Tough decisions have to be made

City centre traffic congestion during the new Bourges Boulevard roadworks EMN-180602-123019009
City centre traffic congestion during the new Bourges Boulevard roadworks EMN-180602-123019009

Last week we announced the final part of our consultation to deliver a balanced budget for the year ahead, writes leader of Peterborough City Council cllr John Holdich.

Our financial situation and the challenges we are facing are well documented, but worth re-emphasising.

We are working to close a £24 million gap and protect the council’s long term financial health from further cuts in government funding.

Having looked extensively at all possible options for savings and income generation, we are regrettably having to consider more difficult decisions, such as raising council tax.

I am writing this column before the budget has been officially approved by full council, but you may be aware that we are proposing a council tax rise of 5.99 per cent.

This planned increase includes an Adult Social Care precept of three per cent and I wanted to outline a bit more detail about this aspect and why we are proposing it.

As part of the Local Government Provisional Finance settlement for 2017/18, local authorities were given the option to levy a three per cent precept on residents in both 2017/18 and 2018/19, removing the ability to levy an Adult Social Care Precept in 2019/20.

We have fully applied these amounts, so I want to emphasise that this precept will be for next year only.

The money it generates can only be spent on Adult Social Care, a service which is facing substantial and ever-increasing demand. To give this some context, for the coming year (2018/19) our Adult Social Care bill will be £46million.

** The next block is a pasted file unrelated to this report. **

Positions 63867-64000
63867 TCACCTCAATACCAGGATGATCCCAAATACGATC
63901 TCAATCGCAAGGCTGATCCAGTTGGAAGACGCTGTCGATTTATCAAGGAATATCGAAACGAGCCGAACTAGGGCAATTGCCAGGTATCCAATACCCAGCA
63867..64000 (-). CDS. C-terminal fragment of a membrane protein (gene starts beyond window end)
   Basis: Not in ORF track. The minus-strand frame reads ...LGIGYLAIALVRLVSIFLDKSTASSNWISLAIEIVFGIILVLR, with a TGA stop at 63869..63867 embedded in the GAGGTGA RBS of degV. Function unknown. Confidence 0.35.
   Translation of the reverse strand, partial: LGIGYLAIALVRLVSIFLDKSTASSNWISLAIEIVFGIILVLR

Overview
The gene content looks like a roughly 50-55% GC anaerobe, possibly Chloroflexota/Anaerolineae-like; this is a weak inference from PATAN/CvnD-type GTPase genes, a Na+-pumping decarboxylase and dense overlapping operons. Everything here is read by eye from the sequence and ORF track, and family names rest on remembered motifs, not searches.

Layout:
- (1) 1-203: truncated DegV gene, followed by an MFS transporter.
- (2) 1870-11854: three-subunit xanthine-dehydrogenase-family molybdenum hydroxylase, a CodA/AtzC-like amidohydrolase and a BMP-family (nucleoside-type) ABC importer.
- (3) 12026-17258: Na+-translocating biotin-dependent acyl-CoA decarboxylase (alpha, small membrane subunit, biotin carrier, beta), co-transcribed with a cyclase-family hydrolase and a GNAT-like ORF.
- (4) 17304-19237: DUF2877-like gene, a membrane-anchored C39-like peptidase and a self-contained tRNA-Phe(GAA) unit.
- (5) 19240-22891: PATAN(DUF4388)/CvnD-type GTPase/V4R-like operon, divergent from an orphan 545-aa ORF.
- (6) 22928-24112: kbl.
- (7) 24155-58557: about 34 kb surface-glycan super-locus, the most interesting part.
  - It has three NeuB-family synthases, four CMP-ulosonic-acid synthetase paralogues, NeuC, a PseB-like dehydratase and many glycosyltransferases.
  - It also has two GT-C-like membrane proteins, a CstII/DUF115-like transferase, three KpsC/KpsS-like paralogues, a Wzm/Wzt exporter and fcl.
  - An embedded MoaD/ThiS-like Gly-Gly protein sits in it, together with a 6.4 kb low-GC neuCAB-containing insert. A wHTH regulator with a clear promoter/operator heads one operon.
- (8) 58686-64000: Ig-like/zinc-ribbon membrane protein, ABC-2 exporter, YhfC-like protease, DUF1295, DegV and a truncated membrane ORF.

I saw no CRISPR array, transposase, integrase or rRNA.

Our budget consultation runs until March 5 and it is important that we gain as many opinions as possible, so please let us know your views. You can do this by visiting our website www.peterborough.gov.uk.

It will shortly be one year since the Cambridgeshire and Peterborough Combined Authority was founded.

The organisation is made up of seven local authorities in the region, including ourselves and is focused on delivering improved infrastructure and economic growth.

So far, Peterborough has done very well as a result of this, having received several multi-million pound funding grants for various projects, and I’m confident we will attract substantial funding in the future.

These include a number of road building schemes such as improvements to the Nene Parkway, A47, A16 and Oundle Road.

We’ve also secured £6.5 million to support the University of Peterborough project and £1.85 million for new affordable homes, which will result in 95 new properties being built.

A vital new development to help meet the city’s growth ambitions has received a huge boost with the announcement of Government funding.

The £4.57 million funding from the Housing Infrastructure Funding (HIF) will be used to create the Yaxley Link Road, which will enable the delivery of a key housing site in the south of Peterborough, unlocking 5,350 new homes.

Peterborough Highway Services is to design and build the 1.5km single carriageway road with work due to start early next year.

We can all look forward to seeing the completion of a major development which will benefit our residents for years to come.

Motorists in the city will no doubt have noticed that work is under way to improve access to the Virgin Trains car park in Bourges Boulevard, close to the railway station.

This will see new ramped access created as well as a right turn lane and a pedestrian crossing. The works will be carried out over the next 23 weeks. Once completed, it will open up the future development potential of the site and will improve the long-term traffic flow.

I would ask drivers to bear this in mind and we apologise for the inconvenience caused. It is worth visiting our website and Facebook/Twitter accounts to keep up to speed with how the work is progressing and what lane closures are in place for certain times.